Laverne Cox on 'Orange' and transgender activism

Laverne Cox on 'Orange' and transgender activism

LOS ANGELES - As sassy stylist Sophia Burset on Netflix's women's prison drama "Orange Is the New Black," actress Laverne Cox has marked a milestone in the portrayal of transgender characters and was the first transgender actress to land an acting Emmy nomination.

Now Cox is lending her voice to "The T Word," airing on Viacom Inc's youth-orientated MTV and Logo TV on Friday, a documentary profiling young transgender kids who transitioned in their teen years.

From 18-year-old Ari in New York and Kye, 24, the first transgender Division I basketball player, to 12-year-old Zoe in Los Angeles, each person discusses challenges encountered daily as a transgender teen.

Cox, 30, spoke to Reuters about lending her voice to "The T Word," what needs to change about portrayals of the transgender community in media and her dream role.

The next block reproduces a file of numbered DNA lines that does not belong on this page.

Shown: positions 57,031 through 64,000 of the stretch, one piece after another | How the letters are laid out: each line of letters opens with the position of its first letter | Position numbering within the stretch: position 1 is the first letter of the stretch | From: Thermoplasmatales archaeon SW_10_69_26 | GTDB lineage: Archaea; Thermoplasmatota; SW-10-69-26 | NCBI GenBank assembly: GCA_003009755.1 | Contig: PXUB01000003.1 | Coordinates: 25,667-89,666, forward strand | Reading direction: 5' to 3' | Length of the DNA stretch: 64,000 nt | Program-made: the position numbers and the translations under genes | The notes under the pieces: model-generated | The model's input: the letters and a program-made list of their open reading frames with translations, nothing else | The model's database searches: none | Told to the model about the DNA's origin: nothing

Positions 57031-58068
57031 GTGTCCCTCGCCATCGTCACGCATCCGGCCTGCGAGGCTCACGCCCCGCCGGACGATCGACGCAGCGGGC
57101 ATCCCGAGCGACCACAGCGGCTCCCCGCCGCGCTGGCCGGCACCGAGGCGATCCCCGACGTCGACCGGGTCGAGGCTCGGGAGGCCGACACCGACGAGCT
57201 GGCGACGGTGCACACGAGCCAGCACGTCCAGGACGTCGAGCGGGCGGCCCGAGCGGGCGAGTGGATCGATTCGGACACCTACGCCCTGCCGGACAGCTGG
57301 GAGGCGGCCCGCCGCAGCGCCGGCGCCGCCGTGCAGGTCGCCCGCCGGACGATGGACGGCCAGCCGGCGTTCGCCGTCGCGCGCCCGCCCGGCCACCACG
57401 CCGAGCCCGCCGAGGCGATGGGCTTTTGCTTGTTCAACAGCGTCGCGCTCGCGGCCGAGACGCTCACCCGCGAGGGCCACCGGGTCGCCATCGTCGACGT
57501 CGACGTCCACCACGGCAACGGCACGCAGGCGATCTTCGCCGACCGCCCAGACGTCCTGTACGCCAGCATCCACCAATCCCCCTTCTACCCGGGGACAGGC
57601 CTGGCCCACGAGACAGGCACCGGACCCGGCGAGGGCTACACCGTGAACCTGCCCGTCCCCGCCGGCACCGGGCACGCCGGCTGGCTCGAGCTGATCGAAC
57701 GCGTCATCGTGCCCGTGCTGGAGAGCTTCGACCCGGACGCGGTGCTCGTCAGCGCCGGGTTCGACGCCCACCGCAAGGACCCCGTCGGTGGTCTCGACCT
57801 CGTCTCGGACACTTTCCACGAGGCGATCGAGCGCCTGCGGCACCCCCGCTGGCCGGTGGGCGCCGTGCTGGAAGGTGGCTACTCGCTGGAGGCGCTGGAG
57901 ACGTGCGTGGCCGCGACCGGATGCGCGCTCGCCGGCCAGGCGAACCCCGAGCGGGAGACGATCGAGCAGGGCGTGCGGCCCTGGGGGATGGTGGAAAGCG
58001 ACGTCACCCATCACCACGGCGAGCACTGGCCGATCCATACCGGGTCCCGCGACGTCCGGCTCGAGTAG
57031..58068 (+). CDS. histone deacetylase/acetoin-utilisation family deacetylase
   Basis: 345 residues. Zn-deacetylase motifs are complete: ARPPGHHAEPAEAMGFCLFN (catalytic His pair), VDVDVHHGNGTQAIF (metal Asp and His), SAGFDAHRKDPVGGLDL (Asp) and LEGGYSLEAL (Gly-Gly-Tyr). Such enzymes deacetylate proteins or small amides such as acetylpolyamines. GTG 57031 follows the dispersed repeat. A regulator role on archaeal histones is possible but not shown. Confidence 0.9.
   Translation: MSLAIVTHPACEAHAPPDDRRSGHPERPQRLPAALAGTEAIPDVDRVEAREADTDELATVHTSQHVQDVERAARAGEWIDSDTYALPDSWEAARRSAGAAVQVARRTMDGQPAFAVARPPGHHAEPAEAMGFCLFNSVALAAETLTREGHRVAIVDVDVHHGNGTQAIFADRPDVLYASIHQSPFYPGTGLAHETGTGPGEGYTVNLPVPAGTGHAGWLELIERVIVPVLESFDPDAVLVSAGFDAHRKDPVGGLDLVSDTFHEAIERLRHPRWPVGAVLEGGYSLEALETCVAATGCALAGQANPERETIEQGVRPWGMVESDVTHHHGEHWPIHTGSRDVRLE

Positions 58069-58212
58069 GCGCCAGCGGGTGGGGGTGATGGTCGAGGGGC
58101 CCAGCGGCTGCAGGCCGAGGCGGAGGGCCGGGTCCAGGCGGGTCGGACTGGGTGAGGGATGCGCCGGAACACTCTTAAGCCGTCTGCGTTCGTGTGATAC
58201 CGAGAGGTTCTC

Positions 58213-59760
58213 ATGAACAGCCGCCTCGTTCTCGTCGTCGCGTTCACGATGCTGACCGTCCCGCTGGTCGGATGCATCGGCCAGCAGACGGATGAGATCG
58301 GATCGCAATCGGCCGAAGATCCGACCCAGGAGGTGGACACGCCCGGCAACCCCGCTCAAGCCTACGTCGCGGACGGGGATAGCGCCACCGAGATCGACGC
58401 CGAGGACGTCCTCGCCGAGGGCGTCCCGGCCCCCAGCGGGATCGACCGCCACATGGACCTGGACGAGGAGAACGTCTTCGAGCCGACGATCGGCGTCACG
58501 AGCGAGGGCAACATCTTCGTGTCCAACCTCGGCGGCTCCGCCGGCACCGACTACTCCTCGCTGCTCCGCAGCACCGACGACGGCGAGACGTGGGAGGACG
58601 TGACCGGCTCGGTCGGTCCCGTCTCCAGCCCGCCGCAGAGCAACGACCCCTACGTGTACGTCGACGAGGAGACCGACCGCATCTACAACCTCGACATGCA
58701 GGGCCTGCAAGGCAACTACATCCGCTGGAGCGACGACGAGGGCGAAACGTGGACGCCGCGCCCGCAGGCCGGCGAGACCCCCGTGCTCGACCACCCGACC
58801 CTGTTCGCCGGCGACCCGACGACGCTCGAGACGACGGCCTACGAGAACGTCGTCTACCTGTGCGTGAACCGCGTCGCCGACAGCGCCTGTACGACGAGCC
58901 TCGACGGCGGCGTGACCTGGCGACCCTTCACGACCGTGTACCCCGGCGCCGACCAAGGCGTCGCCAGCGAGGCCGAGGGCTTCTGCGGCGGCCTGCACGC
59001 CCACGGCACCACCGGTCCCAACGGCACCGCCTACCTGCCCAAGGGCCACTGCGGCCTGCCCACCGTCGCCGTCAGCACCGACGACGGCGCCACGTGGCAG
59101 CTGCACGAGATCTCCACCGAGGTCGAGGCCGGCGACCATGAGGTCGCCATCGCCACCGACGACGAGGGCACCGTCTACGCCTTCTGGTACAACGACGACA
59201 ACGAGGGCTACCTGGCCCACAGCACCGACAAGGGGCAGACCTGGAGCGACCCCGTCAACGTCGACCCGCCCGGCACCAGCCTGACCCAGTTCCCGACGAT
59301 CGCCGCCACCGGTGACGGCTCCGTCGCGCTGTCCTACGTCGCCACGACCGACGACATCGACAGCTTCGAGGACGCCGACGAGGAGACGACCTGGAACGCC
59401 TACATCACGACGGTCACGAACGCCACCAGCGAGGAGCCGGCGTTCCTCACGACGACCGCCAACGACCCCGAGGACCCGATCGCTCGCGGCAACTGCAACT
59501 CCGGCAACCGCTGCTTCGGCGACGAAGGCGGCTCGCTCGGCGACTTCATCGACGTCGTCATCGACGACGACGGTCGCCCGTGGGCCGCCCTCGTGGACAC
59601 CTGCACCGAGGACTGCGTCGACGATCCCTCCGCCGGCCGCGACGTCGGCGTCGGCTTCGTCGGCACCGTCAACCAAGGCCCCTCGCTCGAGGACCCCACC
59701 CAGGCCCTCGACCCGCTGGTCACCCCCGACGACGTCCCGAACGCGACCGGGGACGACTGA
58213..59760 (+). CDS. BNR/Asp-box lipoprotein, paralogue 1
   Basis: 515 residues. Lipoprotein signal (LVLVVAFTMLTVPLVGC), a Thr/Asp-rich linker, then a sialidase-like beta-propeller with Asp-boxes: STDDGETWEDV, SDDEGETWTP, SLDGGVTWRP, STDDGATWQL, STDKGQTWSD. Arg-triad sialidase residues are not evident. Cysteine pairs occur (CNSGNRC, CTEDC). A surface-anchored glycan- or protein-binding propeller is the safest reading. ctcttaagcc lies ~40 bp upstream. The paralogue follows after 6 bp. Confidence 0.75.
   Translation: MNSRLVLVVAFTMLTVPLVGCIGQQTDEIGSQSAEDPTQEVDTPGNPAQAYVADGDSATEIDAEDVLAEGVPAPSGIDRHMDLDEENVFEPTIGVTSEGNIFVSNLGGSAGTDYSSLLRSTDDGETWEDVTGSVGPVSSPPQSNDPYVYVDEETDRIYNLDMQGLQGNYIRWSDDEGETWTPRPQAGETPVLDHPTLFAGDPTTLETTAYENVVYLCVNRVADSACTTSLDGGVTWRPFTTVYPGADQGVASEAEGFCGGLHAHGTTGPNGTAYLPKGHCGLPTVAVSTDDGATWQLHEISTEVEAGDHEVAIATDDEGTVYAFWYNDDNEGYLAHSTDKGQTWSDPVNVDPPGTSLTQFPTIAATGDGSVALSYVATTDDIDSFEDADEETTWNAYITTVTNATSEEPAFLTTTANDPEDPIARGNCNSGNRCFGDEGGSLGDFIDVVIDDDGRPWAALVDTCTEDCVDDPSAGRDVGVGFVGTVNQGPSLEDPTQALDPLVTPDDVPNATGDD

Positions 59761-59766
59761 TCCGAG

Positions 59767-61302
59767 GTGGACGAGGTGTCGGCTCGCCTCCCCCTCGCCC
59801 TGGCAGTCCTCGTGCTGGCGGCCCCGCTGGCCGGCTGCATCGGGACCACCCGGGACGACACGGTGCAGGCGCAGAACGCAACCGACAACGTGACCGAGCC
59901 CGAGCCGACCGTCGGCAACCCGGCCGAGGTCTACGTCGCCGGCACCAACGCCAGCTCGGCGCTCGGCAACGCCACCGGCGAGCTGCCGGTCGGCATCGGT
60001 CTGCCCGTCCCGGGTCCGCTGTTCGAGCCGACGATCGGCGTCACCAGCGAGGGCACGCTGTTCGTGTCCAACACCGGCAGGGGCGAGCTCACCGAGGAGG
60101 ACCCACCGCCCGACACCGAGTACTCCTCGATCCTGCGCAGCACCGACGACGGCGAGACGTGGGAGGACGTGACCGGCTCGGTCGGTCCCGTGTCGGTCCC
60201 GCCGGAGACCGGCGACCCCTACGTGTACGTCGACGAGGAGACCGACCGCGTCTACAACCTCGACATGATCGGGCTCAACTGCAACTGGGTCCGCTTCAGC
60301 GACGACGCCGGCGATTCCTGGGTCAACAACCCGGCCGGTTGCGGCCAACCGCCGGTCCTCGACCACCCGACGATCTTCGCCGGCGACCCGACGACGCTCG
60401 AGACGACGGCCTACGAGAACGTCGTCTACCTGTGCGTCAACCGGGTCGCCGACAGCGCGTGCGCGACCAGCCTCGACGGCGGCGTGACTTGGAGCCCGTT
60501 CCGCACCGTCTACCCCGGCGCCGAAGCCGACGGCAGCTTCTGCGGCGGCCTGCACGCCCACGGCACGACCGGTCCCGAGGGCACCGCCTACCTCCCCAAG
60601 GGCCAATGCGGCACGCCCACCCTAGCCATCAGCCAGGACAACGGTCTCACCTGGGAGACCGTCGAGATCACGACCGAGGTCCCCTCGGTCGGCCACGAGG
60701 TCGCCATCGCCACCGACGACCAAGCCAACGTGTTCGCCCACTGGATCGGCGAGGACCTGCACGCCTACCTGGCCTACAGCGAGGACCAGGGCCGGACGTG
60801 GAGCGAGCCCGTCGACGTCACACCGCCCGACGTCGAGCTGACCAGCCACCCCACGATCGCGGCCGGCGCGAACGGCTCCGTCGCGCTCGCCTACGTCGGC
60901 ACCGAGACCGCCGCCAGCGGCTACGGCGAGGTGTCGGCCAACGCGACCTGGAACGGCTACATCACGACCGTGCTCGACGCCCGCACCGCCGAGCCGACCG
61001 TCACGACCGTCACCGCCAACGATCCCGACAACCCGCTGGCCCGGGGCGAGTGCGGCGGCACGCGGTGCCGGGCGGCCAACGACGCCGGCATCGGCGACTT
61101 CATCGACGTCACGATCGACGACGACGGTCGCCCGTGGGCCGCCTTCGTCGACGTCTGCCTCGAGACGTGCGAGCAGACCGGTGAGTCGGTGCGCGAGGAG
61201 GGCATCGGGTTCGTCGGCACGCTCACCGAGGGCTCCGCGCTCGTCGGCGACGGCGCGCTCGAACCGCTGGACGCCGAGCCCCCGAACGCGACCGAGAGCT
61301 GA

Q: What are some of the biggest misconceptions about the transgender community in media?

A: The biggest obstacle is that when people assume that trans people are always and only the gender we were assigned at birth.

Most of the arguments against us having equal rights in the law and having our gender identities acknowledged has to do with the point of view that we're not really who we say we are.

So we see that reflected in public policy that won't allow us to change our name or recognise health insurance or deny us jobs ....

What I wanted to do with this documentary is move the representation of trans people away from transition and surgery and body.

Certainly our bodies matter but we are more than our bodies, and I wanted to move away from the focus on what body parts trans people have and what surgeries we have and haven't had.

I believe those narratives have objectified trans people and sensationalized their identities.

Q: How do shows like Netflix's "Orange" and Amazon's "Transparent" help audiences understand transgender people?

A: A lot of people didn't watch ("Orange") knowing there'd be a trans character, so they found themselves relating to this trans character as a human being in a human way.

Where our medium is powerful is the way that we can connect with people as people.

So it becomes harder for us to say they don't deserve rights, that they don't deserve to have the same things that everybody else has, and that's the wonderful thing that my representation has connected in a human way. And I see that in "Transparent" as well.

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